Saturday, April 14, 2018

Non-Native Shrubs Shade Out Spring Wildflowers


This time of year, you can tell with one glance how many non-native shrubs are growing in a local woodland. Non-natives like privet, winged euonymus, and bush honeysuckle leaf out earlier than most native shrubs, reflective of their having evolved in a different climate from our own. Many of our woodlands are now thick with these non-native shrubs, and their early leafing out has ecological consequences. The spring ephemeral wildflowers have evolved to utilize the sunlight available during that window of time in spring when the woody plants above them are still dormant. Introduce woody plants that leaf out earlier, and the wildflowers can't store up enough energy to bloom the next year.

This problem will be exacerbated as we lose the many ash trees in our woodlands, since the nonnative shrubs will likely grow all the more densely as more sunlight reaches the understory in summertime. At Herrontown Woods, we're cutting down the non-native invasive shrubs, to allow more sunlight to reach spring wildflowers, and also to allow native shrubs a chance to thrive.

3 comments:

chuckyluck said...

On May 12, 2016, Stephen Hiltner published a picture of a viburnum titled "mystery shrub." I am in the process of helping a neighbor do a plant inventory on a woodlot near Knoxville, TN. This spring we discovered several specimens of a Viburnum sp. that is a perfect match to the photo published by Steve. I am curious to know if the "mystery shrub" found at Princeton has been identified. I have examined many hundreds of pics of viburnums, and the only one that matches our specimens is the Princeton specimen. Steve, if you happen to see this blog, I would appreciate hearing from you. Thank you.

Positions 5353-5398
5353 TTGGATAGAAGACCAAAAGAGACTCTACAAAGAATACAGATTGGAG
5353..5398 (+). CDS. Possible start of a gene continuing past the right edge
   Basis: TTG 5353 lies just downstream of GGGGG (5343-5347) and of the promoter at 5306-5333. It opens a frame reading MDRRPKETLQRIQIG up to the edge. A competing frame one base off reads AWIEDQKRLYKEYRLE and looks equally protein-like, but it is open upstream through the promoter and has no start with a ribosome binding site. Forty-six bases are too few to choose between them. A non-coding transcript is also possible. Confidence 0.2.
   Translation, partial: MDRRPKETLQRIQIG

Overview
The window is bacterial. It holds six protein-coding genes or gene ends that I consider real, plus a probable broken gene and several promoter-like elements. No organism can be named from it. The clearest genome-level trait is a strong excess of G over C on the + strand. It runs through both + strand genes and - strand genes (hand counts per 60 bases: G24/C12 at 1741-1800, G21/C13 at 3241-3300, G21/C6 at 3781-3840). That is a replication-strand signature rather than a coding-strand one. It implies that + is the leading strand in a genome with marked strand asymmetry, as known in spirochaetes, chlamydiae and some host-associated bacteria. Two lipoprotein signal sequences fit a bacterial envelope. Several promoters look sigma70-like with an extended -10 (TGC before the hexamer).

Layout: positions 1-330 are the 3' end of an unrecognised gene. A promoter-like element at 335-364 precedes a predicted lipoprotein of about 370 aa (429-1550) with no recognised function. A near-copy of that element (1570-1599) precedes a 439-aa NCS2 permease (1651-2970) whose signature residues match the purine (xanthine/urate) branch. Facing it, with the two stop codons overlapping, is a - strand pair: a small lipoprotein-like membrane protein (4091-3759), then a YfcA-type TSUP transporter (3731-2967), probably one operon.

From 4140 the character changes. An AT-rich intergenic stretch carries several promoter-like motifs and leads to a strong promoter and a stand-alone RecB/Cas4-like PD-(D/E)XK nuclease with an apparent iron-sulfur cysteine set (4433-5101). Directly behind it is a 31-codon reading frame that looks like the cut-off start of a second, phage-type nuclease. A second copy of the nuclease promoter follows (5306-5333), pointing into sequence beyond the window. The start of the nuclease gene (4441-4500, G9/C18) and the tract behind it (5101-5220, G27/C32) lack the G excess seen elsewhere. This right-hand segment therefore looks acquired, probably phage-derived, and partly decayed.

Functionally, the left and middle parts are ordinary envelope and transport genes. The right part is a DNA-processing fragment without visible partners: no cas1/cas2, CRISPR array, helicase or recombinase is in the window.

Best regards,
Charles Pless
pless39@yahoo.com

Stephen Hiltner said...

A botanist by the name of Michael Donoghue emailed me the identity: Viburnum setigerum ("Tea Viburnum"). Thanks for your comment. I had forgotten about the mystery shrub, and will write something up.

chuckyluck said...

Many thanks to you and to Michael, I wonder if this particular species is especially invasive. I like the color of the leaves. In fact, I wouldn't mind having a shrub in my lawn if it could be pruned so that it would be less spindly than in the forest habitat. I'm happy that I found your site -- thanks to the mystery shrub. Make more videos!!!! There is something about a nature walk that invigorates.